According to the Truth and Reconciliation Commission's final report, published in Peru in August 2003, the political violence between 1980 and 2000 affected urban and rural areas differently. Rural areas and poorer departments had the most number of victims. Four out of ten casualties lived in Ayacucho, and of these four, three spoke Quechua. Most of them had no higher education, and those with secondary education were few and far between.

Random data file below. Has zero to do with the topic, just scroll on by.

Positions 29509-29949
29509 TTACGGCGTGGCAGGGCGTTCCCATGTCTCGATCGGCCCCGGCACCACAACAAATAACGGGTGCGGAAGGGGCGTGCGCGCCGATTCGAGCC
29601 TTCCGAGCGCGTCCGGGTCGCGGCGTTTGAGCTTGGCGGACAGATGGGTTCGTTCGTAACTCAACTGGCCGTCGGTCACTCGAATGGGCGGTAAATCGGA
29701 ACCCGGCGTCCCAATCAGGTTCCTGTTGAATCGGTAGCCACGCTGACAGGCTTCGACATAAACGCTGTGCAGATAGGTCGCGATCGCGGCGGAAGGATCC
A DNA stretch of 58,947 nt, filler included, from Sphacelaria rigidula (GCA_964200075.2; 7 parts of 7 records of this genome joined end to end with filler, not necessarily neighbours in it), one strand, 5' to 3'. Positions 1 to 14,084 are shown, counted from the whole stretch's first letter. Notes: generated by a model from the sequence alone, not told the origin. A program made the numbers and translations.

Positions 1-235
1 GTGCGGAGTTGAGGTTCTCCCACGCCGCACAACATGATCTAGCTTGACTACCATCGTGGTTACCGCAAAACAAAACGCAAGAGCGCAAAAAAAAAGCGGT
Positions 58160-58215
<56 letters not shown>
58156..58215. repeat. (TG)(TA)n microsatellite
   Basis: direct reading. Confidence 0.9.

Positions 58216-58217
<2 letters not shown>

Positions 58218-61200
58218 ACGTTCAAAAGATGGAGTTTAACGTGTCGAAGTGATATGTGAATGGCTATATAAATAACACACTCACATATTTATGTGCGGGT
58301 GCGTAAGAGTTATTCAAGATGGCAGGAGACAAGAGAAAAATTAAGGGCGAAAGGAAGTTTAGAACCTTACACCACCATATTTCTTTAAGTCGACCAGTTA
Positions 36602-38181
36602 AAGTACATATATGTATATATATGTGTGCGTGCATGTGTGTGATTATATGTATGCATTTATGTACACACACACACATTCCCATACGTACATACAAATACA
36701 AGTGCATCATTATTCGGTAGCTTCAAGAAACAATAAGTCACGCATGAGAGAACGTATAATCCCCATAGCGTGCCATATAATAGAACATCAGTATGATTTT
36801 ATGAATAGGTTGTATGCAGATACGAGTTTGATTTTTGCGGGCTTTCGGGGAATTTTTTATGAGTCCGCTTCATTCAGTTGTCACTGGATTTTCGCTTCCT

More than half of the 25,000 victims were males, aged between 20 and 49 years. 75% of those who suffered sexual violence were Quechua-speaking females. Many children lost their parents during the conflicts as most of the victims were heads of family. At the moment, many of these children, who have been traumatized, displaced and orphaned because of the conflicts, are trying to rebuild their lives. Rebeca Sevilla, EI Co-ordinator, was invited to take part in a NOVIB (Netherlands) mission to Huanta (Ayacucho). There, they visited the José María Arguedas school, built by the Parents' Association (APAFA). Most of its members are people who were displaced during the fights and have no intention of going back home. Edwin Aguilar Chavez, the headmaster, said, "We teach 200 children at primary level, with an equal girl-boy balance in the classes. Our first promotion will finish this year, and we would like to build more classrooms so that we can offer them a secondary school education. If they go to another school, they will not be able to keep up and will run the risk of dropping out very soon because they will not receive adequate attention. These children have problems, not only at school but also at home. Some sleep on the floor or don't always have food to eat. Certain parents or guardians cannot even read or write, nor speak Castilian." He went on to proclaim proudly that all teachers in the José María Arguedas school speak Quechua and that lessons are taught in both languages, even though some parents would rather that their children learn only Castilian. Understandably, since they cannot think of returning to the land they had to abandon, they want a different future for their sons and daughters. The school's equipment is somewhat basic. Furthermore, the teachers' pay is in no way related to the amount of pressure and the workload they have to bear. Classes have on average 35-40 children. As employees, their salaries vary between 70 and 140 dollars per month, i.e. almost half (and sometimes less) than those of other teachers in the same category, and in some cases, because they have not been given tenure. The teachers' organisational skills and dedication are impressive. Extra tuition is given to the pupils who are most behind in their classes, and a computer room is available for pupils in the higher grades. José María Arguedas school's teachers are members of EI's Peruvian affiliate SUTEP. The latter managed to secure payrises for them during their last strike. Furthermore, SUTEP aims to secure tenure for those who do not have it, and to find ways to prolong the attention span of the students, who are traumatised by war and whose familiy's livelihood have been affected. In its report, the Truth Commission recommends that the education sector be reformed so that it can provide a quality education for all, i.e. to promote an education that insists on respecting the differences between peoples and between their cultures; to adapt the school environment, in all aspects, to encompass the diversity of the peoples, their languages and regions. This proposal will only become a reality if the government and the civil society, including SUTEP, support the Integral Compensation Programme proposed by the Commission for the victims (financial compensation, compensation concerning health, education, the restitution of civil rights etc). EI is committed to this cause. The full report of the Truth Commission is available in Spanish and English on the following website: www.cverdad.org.pe This article first appeared in Worlds of Education Issue 8: Jan-Feb 2004